In summary, the ALJ overrode the opinions of Plaintiff's treating physician without expressly considering mandatory factors such as the duration of the treatment relationship and specialty of the physician. Furthermore, the ALJ's asserted reasons for discounting the treating physician's relationship were inadequate, and the ALJ further failed in his duty to affirmatively develop the evidence. For these reasons, the Court concludes that the ALJ failed to apply the correct legal standard in determining the weight to assign Dr. Benezra's opinion as to the nature and severity of Plaintiff's psychiatric impairments. On remand, the ALJ must properly apply the treating physician rule.
C. New Evidence Must Be Considered on Remand
Plaintiff further objects that the magistrate judge erred in finding that new evidence submitted by Plaintiff to the Appeals Council, i.e. a psychological evaluation conducted by Dr. Ronald A. Sherman, Ph.D, and an October 22, 2012, report completed by Dr. Benezra, did not warrant remand. See R & R 31. For the reasons set forth below, the Court agrees.
"A court may order that a case be remanded to the Commissioner to consider new evidence only upon a showing that there is new evidence which is material and that there is good cause for the failure to incorporate such evidence into the record in a prior proceeding.'" Patterson v. Colvin, ___ F.Supp.2d ___, No. 13-cv-4386 (GWG), 2013 WL 2566071, at *15 (S.D.N.Y. June 6, 2013) (quoting 42 U.S.C. § 405(g)); accord. Lisa v. Sec'y of Health & Human Servs., 940 F.2d 40, 43 (2d Cir. 1991). Because the evidence in question did not exist at the time of the ALJ hearing, there is "no question that the evidence is new' and that good cause' existed for [Plaintiff's] failure to submit this evidence to the ALJ." Pollard v. Halter, 377 F.3d 183, 193 (2d Cir. 2004). Thus, the only remaining question is whether the evidence is "material."
"New evidence is material' if it is both (1) relevant to the claimant's condition during the time period for which benefits were denied' and (2) probative.'" Pollard, 377 F.3d at 193 (quoting Tirado v. Bowen, 842 F.2d 595, 597 (2d Cir. 1988)). There must further be "a reasonable possibility that the new evidence would have influenced the [Commissioner] to decide the claimant's application differently." Id. (alteration in original). Despite its subsequent creation, the evidence at issue was relevant to the time period for which benefits were denied: Dr. Sherman's report states that "[t]he onset of" Plaintiff's psychiatric system was January 2007, R. 522; and Dr. Benezra's October 22, 2012, report likewise relates his assessment of Plaintiff's condition during the relevant time period, see R. 537 ("He has been unable to work since at least September 2006 when his symptoms first presented."). See Pollard, 377 F.3d at 193 (finding that documents generated subsequent to relevant time period can nonetheless bear on a Plaintiff's claims). The evidence is also probative of Plaintiff's claims, as it relates to and provides support for his alleged psychiatric impairments.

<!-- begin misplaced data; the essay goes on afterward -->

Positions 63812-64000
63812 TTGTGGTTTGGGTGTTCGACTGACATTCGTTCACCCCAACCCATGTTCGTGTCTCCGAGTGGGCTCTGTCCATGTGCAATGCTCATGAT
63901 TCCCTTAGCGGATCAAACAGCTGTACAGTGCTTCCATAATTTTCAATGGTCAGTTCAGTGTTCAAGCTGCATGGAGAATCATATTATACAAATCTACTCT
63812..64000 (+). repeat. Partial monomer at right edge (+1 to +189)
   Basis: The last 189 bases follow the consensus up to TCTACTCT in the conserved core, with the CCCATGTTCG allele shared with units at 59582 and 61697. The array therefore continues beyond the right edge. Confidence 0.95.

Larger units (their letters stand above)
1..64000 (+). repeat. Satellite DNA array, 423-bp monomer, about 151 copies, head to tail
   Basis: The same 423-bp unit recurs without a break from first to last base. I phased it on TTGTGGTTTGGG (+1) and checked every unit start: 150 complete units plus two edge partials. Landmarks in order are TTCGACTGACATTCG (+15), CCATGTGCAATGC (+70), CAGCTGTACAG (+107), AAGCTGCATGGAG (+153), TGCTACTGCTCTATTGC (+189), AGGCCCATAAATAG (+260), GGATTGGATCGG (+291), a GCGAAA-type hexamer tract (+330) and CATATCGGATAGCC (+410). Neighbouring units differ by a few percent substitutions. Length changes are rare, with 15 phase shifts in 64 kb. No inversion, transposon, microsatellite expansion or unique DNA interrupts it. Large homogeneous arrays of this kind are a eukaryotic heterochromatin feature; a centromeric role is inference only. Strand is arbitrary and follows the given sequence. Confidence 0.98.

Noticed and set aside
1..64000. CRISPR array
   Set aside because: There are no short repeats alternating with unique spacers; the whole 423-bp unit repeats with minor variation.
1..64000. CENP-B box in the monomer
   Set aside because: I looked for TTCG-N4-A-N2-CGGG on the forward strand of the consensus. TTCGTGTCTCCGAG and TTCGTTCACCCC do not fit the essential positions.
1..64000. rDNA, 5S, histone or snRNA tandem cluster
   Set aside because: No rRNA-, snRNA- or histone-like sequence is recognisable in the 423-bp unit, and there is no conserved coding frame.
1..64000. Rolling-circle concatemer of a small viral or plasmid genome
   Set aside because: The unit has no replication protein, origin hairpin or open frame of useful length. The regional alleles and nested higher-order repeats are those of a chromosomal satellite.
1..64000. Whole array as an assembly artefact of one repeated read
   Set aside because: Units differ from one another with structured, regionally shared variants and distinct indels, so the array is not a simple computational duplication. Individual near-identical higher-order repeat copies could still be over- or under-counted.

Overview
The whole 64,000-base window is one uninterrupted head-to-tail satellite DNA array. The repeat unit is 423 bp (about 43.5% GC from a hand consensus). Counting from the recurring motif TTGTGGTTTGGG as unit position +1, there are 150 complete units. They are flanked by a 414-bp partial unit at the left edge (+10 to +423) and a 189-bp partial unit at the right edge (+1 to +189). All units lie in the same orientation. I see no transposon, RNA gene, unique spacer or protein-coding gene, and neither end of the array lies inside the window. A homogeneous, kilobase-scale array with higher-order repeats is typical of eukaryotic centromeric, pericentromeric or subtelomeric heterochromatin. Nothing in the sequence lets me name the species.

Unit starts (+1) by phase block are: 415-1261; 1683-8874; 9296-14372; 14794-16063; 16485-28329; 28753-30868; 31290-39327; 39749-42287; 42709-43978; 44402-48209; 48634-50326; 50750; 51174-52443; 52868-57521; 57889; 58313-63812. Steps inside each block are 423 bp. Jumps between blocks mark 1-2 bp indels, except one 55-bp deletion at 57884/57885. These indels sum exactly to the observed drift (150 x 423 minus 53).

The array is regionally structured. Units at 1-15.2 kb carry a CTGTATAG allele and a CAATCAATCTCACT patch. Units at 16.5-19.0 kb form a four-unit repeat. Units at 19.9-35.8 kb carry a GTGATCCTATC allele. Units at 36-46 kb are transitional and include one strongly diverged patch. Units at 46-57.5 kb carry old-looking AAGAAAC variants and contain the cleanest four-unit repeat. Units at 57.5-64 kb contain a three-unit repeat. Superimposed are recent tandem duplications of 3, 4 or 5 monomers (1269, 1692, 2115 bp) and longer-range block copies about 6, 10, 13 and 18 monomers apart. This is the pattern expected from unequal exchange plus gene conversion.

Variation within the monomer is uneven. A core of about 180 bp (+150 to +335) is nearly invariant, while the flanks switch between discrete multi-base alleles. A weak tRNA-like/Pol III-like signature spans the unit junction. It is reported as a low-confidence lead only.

The Court further finds that the new evidence is sufficiently likely to make a difference in the Commissioner's evaluation of the Plaintiff's claim to require remand. Most significantly, Dr. Sherman's report provides substantial support for Plaintiff's claim and therefore has the potential to alter the Commissioner's assessment of the weight of the evidence. See, e.g., R. 524 ("Mr. Crowley, Jr. was totally disabled emotionally and unable to function in any job in any capacity."). This is particularly true in light of the fact that Dr. Sherman's report corroborates Dr. Benezra's opinions regarding the severity of Plaintiff's psychiatric impairments, which may in turn affect the Commissioner's analysis under the treating physician rule. Dr. Benezra's additional report is material for similar reasons. See, e.g., R. 538 ("[I]it is my medical opinion that Mr. Crowley has been unable to perform any kind of competitive work on a sustained basis since at least September 2006. His prognosis remains poor."). Accordingly, the Court agrees with Plaintiff that this new evidence warrants remand and must be considered by the Commissioner.
D. Medical-Vocational Guidelines and Credibility Determination
The Court does not reach Plaintiff's objections to the magistrate judge's rejection of Plaintiff's arguments regarding the ALJ's use of the medical-vocational guidelines and the ALJ's assessment of Plaintiff's credibility. See Pl. Mem. 10, 13. These objections do not concern the legal standards used by the ALJ or the scope of the evidence considered, but rather the ALJ's evaluation of the evidence in the record-which will necessarily be altered on remand by correct application of the treating physician rule and the consideration of new evidence from Dr. Sherman and Dr. Benezra. On remand, the ALJ should consider Plaintiff's arguments in light of the newly developed record as a whole.
For the foregoing reasons, the R & R is adopted in part and rejected in part, and the matter is remanded to the commissioner for further administrative proceedings consistent with this memorandum and order. The Clerk of Court is directed to enter judgment.